Iranian foreign ministry spokesman Nasser Kanaani said on Monday the resumption of diplomatic relations between Iran and Saudi Arabia will have a “positive effect” on Tehran’s ties with regional neighboring Arab countries Egypt, Jordan and Bahrain.
“Fortunately, with the positive atmosphere that we are witnessing in the region, this positive development can happen in connection with other regional countries as well, including Bahrain. We should further trust the path of diplomacy and take steps in this direction,” state news agency IRNA quoted Kanaani as saying.
He added: “Egypt is an important country, and the two countries value each other’s importance in the region. The region needs the positive capacities of both Tehran and Cairo.”
“Political ties between Iran and Jordan have not been abandoned in recent years,” he said, adding that Tehran was ready to expand and further develop its ties with Amman.
These statements follow Saudi Arabia and Iran’s announcement on Friday of a landmark agreement brokered by China to re-establish diplomatic ties and reopen embassies after seven years of heightened tensions, backing opposing sides in regional conflicts and supporting differing parties in political rows across the Middle East.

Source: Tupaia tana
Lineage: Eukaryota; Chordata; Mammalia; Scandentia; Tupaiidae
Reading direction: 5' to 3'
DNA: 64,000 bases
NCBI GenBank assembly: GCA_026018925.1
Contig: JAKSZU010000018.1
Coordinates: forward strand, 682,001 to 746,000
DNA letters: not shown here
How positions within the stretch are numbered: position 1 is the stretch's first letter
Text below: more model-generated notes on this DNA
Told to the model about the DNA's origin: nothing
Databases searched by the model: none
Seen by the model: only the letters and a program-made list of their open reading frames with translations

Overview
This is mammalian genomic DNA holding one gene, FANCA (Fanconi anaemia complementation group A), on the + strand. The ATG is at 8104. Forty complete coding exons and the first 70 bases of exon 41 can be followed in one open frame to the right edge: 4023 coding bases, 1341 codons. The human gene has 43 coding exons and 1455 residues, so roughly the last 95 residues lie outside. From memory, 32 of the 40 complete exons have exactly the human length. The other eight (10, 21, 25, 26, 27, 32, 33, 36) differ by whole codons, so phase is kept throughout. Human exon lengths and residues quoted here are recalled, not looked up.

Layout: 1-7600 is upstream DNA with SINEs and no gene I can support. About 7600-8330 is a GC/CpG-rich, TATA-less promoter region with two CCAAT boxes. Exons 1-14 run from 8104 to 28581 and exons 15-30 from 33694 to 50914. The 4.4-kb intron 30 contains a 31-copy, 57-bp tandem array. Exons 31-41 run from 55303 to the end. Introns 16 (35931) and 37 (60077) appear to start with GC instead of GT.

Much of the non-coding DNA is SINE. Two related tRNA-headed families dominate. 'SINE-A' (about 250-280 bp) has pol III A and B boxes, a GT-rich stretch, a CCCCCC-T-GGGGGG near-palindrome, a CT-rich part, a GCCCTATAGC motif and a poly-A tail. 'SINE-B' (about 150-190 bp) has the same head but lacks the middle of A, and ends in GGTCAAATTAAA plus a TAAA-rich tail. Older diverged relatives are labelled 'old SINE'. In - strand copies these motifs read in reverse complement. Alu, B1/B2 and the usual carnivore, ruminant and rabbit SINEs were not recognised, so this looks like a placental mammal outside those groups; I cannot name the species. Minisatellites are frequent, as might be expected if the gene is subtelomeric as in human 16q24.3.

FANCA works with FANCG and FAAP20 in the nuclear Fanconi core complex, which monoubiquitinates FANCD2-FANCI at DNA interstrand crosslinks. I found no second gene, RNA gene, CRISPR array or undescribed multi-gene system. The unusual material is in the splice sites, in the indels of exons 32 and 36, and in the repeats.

While Amman currently maintains diplomatic ties with Tehran, their complex and rocky relationship has been strained for decades since the Iran-Iraq war in the 1980s; and saw ambassadors being summoned in protest and recalled, and ties being severed completely and then restored. In present day, Jordan and Iran have contrary approaches to many regional flashpoint issues such as Syria and Israel.
Bahrain had cut ties with Iran back in 2016, in support of and solidarity with Saudi Arabia after its embassy was attacked in Tehran and the Kingdom subsequently severed all diplomatic relations with the Islamic Republic. Manama has also long accused Tehran of stoking unrest among its people, a charge the latter denies.
As for Egypt, its ties with Iran have been severed ever since the Islamic Revolution in 1979.
Source: Al Arabiya